When we are threatened with danger, our body releases the chemical cortisol which causes us to experience a heightened sense of alertness. This stress causes the person to be distracted and as a result, they cannot do anything until the stress has left. Cortisol is not designed to be in our system for long, but it quickly enters our system when we sense a threat and then leaves quickly when the threat has passed. If it stays in our body for an extended period, it causes serious stress on our bodies. When people feel they are in an unsafe environment, they disengage and cortisol drips constantly into their system. This cortisol inhibits the release of oxytocin (this chemical allows us to show empathy) and causes people to be more selfish and less concerned about others in our team or organisation. As humans, we easily adapt to this unhealthy, unbalance culture and our bodies get used to the conditions, so we continue to persevere. This, though, comes at a high price. Increased levels of cortisol disrupt our glucose metabolism, increases blood pressure, reduces our ability to fight inflammation, impairs cognitive ability, increases aggression, suppresses our sex drive and leaves us feeling stressed out. With a constant drip of cortisol, we are constantly ready to fight or run and our body turns off essential body functions including digestion, our immune system and growth.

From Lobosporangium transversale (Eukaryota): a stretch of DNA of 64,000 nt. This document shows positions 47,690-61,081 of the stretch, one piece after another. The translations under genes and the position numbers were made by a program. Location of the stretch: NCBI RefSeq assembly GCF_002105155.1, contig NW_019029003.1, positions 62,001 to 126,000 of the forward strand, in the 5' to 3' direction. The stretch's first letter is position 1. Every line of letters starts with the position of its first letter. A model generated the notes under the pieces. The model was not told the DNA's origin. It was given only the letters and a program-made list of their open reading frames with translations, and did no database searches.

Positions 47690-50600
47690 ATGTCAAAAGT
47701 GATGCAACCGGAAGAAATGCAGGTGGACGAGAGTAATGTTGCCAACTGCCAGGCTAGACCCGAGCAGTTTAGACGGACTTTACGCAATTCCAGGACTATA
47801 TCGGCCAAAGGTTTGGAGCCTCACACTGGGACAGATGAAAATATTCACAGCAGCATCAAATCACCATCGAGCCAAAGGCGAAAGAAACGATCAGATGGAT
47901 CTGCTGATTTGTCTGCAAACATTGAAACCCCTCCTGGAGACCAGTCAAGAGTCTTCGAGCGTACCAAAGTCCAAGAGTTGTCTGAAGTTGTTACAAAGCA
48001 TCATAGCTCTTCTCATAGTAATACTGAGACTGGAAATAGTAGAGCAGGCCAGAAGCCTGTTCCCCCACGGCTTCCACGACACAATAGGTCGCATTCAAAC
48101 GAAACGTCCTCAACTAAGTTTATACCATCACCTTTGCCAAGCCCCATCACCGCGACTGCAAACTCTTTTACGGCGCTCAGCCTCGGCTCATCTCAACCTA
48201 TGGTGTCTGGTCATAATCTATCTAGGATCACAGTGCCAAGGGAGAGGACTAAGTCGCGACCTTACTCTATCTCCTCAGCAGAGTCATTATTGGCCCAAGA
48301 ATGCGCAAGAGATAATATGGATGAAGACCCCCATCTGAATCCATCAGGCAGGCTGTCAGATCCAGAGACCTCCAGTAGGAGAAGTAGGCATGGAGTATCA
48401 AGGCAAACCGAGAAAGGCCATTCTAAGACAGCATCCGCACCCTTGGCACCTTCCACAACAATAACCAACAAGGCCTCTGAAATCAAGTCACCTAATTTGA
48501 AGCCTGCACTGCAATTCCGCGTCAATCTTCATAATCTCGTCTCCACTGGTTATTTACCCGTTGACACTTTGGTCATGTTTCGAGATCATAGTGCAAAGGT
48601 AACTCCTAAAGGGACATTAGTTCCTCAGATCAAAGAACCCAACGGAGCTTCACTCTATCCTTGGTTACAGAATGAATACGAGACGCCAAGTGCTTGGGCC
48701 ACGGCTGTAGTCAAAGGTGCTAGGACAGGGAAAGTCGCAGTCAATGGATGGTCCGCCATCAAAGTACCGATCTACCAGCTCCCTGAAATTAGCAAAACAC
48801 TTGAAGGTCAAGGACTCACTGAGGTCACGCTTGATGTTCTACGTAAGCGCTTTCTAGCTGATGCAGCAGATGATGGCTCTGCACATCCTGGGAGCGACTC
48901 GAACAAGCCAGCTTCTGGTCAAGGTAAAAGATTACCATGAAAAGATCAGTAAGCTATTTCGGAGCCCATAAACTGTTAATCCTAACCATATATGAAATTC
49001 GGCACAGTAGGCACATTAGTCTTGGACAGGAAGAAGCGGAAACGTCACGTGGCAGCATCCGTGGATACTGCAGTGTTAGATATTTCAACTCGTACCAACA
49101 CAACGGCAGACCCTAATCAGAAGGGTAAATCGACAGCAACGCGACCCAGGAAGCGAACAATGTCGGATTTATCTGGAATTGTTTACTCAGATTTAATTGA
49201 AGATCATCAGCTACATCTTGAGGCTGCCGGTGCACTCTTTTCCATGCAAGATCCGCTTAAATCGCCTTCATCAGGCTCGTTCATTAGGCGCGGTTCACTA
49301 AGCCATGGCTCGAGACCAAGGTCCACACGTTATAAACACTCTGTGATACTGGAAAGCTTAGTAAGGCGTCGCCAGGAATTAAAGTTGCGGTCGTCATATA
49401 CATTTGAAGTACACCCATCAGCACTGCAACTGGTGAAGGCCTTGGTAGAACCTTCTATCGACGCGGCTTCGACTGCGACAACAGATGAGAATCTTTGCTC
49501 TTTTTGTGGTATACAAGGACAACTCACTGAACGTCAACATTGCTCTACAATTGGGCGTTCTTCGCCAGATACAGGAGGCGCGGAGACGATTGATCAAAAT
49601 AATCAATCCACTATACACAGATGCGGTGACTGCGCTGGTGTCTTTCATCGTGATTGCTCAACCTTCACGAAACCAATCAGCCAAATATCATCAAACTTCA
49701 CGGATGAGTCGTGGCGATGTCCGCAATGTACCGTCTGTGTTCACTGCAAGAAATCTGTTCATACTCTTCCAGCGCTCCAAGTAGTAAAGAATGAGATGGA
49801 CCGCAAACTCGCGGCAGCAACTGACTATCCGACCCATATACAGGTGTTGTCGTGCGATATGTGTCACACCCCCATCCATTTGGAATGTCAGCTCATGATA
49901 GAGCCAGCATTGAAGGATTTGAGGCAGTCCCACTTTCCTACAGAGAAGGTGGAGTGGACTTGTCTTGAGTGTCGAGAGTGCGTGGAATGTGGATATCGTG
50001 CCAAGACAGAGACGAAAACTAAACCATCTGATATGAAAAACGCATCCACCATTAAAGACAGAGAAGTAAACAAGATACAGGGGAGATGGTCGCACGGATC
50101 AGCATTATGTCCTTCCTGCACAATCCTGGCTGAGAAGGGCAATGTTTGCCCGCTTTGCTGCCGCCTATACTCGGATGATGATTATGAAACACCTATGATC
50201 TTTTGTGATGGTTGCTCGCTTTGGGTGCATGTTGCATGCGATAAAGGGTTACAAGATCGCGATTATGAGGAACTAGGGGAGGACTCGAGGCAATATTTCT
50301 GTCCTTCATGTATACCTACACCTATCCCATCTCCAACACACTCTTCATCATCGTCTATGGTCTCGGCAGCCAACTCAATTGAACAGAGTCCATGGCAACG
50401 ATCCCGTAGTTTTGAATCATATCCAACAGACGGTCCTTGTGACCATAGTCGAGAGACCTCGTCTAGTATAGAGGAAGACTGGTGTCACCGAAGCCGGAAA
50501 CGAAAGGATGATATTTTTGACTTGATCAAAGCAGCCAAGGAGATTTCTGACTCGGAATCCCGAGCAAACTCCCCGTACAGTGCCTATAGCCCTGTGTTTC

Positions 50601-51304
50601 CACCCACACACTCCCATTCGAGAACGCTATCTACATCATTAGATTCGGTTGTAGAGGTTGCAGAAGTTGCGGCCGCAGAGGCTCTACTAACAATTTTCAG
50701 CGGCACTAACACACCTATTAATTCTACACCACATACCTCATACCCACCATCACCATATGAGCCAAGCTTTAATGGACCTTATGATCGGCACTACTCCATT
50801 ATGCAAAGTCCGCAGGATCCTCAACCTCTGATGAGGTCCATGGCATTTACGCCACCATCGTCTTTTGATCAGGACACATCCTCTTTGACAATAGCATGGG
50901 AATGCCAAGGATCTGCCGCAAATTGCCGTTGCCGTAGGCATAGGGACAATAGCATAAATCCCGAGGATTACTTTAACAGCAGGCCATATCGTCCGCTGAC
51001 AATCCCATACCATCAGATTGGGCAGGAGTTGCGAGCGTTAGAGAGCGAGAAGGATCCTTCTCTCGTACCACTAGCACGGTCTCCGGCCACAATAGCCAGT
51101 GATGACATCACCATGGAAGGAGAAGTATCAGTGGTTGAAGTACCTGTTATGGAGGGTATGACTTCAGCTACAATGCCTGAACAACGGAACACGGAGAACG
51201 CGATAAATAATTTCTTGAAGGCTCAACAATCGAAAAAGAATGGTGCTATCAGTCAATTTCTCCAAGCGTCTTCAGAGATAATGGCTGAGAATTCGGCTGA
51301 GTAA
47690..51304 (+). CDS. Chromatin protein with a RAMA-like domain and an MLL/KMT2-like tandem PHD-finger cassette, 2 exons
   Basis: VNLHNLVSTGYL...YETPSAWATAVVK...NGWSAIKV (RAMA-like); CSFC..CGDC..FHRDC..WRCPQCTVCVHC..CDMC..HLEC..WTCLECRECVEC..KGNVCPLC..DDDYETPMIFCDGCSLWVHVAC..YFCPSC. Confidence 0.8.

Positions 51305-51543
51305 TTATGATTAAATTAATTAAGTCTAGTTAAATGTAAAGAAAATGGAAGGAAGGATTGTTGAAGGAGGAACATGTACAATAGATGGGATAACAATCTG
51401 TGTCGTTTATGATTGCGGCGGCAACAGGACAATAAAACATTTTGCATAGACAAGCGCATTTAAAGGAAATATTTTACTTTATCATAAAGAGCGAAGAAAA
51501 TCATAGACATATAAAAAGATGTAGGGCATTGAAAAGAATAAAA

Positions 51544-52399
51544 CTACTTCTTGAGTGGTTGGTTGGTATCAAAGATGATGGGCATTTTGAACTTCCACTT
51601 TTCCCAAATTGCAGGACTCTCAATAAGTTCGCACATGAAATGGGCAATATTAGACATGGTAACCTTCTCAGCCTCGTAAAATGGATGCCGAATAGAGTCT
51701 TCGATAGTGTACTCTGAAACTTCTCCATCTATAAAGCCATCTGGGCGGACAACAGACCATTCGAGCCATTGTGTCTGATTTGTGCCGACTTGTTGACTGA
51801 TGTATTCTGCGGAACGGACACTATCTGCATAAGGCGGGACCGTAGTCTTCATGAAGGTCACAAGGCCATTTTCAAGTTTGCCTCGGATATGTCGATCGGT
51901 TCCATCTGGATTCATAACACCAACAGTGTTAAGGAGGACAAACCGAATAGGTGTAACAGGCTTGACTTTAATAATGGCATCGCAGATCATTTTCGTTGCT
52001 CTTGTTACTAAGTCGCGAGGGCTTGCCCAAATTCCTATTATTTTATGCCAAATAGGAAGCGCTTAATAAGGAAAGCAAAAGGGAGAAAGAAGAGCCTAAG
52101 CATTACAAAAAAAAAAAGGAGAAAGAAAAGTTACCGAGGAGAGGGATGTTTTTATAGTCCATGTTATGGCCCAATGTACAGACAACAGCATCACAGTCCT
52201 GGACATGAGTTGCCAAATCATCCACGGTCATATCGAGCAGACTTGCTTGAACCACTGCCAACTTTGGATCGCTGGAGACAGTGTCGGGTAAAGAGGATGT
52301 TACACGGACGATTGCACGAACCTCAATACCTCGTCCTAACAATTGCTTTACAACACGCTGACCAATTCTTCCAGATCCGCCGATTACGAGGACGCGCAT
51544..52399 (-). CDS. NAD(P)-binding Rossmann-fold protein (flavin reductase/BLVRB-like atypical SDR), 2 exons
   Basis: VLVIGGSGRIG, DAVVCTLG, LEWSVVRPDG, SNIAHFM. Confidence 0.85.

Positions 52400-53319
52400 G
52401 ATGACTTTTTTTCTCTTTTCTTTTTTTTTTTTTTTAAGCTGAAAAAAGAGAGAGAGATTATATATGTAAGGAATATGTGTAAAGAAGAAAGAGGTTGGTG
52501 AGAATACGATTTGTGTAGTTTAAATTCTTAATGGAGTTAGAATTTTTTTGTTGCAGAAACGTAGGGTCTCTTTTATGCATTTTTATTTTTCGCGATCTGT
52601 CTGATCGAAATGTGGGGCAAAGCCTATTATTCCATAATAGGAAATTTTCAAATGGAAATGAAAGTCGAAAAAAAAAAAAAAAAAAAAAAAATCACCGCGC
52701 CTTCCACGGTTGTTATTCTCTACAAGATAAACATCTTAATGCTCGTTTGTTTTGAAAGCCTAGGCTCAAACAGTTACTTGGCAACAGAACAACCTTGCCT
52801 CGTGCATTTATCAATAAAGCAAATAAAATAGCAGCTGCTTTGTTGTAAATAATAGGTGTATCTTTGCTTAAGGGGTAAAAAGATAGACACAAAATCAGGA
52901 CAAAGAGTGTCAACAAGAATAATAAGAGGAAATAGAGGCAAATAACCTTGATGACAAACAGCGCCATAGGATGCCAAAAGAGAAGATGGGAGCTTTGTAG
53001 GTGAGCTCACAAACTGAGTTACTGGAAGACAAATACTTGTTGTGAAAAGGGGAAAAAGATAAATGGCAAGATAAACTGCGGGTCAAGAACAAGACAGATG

How, then can we live a healthy life? One of the most important ways it to be in places where we feel safe. If we exist in a Circle of Safety, then we have strong relationships, feel we belong and are protected leading to oxytocin diminishing the effect of any cortisol. This leads to trust, a desire to do things for others and look out for others leading to an increased sense of security. As we feel our well-being is not threatened then we have a greatly reduced level of stress.
What Does This Mean For Leaders?
To create an environment at work that is healthy for all, time needs to be taken to build proper relations and for staff to know they are more important than the numbers. When there is a sense of trust amongst the team, oxytocin is released into people's bodies, and this can reverse the negative effects of operating in a high-stress environment that causes cortisol to be released. An important goal is to create an environment that increases levels of the two key chemicals that keep organisations running most effectively. By increasing the release of serotonin in an organisation, people have increased self-confidence and are inspired to help those who work for us and make those we work for be proud of what we do. By increasing oxytocin in an organisation, workers have their stress relieved, are more interested in their work, their cognitive abilities increase leading to the ability to solve more complex problems. This chemical boosts our immune systems, lowers blood pressure, increases libido and reduces cravings and addictions. Most importantly, it inspires people to be able to work together.
6 Ways to Boost Serotonin Without Medication https://www.healthline.com/health/tryptophan#health-benefits
What Is Cortisol https://www.webmd.com/a-to-z-guides/what-is-cortisol
What Are Endorphins? (Plus, Hacks to Trick Your Body into Manufacturing More of These Feel-Good Chemicals) https://draxe.com/health/what-are-endorphins/
How Does Dopamine Affect the Body? https://www.healthline.com/health/dopamine-effects
What Is Serotonin? https://www.simplypsychology.org/what-is-serotonin.html
What Is Oxytocin? https://www.verywellhealth.com/what-is-oxytocin-5090160